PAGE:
The inositol trisphosphate (InsP3) receptor (InsP3R) is a ubiquitously expressed intracellular Ca2+ channel that mediates complex cytoplasmic Ca2+ signals, regulating diverse cellular processes, including synaptic plasticity. Activation of the InsP3R channel is normally thought to require binding of InsP3 derived from receptor-mediated activation of phosphatidylinositol lipid hydrolysis. Here we identify a family of neuronal Ca2+-binding proteins as high-affinity protein agonists of the InsP3R, which bind to the channel and activate gating in the absence of InsP3. CaBP/caldendrin, a subfamily of the EF-hand-containing neuronal calcium sensor family of calmodulin-related proteins, bind specifically to the InsP3-binding region of all three InsP3R channel isoforms with high affinity (Ka ≈ 25 nM) in a Ca2+-dependent manner (Ka ≈ 1 μM). Binding activates single-channel gating as efficaciously as InsP3, dependent on functional EF-hands in CaBP. In contrast, calmodulin neither bound with high affinity nor activated channel gating. CaBP1 and the type 1 InsP3R associate in rat whole brain and cerebellum lysates, and colocalize extensively in subcellular regions in cerebellar Purkinje neurons. Thus, InsP3R-mediated Ca2+ signaling in cells is possible even in the absence of InsP3 generation, a process that may be particularly important in responding to and shaping changes in intracellular Ca2+ concentration by InsP3-independent pathways and for localizing InsP3-mediated Ca2+ signals to individual synapses.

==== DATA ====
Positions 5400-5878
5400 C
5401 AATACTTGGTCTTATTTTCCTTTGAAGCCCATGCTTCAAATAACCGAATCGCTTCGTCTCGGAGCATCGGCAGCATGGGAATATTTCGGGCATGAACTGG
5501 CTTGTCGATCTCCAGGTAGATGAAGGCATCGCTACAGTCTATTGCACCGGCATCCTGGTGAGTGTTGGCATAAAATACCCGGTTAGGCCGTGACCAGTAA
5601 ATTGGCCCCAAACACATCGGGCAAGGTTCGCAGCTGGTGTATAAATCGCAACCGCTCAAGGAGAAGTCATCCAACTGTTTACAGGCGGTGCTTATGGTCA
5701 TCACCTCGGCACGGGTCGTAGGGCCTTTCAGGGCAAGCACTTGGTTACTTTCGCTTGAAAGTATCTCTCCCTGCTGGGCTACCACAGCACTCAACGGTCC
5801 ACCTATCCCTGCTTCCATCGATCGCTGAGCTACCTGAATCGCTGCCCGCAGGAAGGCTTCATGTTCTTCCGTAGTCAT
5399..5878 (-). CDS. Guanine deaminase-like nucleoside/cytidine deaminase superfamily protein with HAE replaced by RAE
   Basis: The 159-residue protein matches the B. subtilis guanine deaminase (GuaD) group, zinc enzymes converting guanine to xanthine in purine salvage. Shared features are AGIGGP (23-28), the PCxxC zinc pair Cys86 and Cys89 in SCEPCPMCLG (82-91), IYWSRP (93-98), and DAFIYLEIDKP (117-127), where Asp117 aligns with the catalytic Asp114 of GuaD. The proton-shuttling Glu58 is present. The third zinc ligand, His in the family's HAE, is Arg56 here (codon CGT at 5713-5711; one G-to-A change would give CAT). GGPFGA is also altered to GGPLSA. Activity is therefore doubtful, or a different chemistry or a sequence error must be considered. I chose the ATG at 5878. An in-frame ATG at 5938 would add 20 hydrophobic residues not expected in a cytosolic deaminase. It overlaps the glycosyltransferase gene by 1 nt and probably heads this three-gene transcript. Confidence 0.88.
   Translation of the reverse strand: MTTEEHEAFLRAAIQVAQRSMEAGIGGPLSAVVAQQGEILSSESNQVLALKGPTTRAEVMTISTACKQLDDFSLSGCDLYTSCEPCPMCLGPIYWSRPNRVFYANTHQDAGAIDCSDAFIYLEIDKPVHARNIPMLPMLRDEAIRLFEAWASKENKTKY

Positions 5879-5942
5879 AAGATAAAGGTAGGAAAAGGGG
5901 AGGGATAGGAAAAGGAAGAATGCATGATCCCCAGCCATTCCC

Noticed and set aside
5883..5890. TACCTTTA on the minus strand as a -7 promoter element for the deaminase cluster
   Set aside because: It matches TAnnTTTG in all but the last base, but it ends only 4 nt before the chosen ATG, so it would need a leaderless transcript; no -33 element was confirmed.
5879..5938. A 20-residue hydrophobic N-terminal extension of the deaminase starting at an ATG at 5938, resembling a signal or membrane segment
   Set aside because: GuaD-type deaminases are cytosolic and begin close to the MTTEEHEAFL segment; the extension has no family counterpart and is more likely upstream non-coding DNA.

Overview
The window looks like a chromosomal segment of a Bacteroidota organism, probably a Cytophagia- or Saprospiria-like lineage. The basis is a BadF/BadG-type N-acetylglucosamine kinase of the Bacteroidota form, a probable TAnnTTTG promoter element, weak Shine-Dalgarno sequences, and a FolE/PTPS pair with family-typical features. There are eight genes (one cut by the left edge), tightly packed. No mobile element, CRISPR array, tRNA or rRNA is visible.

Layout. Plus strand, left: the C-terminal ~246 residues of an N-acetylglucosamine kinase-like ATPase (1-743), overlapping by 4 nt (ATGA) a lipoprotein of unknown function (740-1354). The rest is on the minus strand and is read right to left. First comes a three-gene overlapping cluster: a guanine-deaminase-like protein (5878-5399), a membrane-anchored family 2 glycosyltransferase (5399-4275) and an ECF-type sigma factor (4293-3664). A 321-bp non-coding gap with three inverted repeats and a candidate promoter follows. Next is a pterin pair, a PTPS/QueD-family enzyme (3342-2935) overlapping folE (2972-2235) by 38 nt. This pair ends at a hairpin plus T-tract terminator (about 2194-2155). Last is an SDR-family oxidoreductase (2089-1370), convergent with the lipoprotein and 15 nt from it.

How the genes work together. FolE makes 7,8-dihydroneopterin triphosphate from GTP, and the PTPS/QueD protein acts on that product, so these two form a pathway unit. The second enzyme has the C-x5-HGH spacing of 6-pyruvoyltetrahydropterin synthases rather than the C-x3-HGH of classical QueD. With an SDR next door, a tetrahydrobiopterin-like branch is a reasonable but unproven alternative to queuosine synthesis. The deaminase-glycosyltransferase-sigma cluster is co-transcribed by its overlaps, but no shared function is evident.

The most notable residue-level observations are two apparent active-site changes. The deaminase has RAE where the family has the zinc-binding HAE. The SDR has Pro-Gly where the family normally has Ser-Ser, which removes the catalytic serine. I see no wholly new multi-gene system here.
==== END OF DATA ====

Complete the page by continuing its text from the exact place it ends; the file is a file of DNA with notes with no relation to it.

|Original language||English (US)|
|Number of pages||6|
|Journal||Proceedings of the National Academy of Sciences of the United States of America|
|State||Published - May 28 2002|
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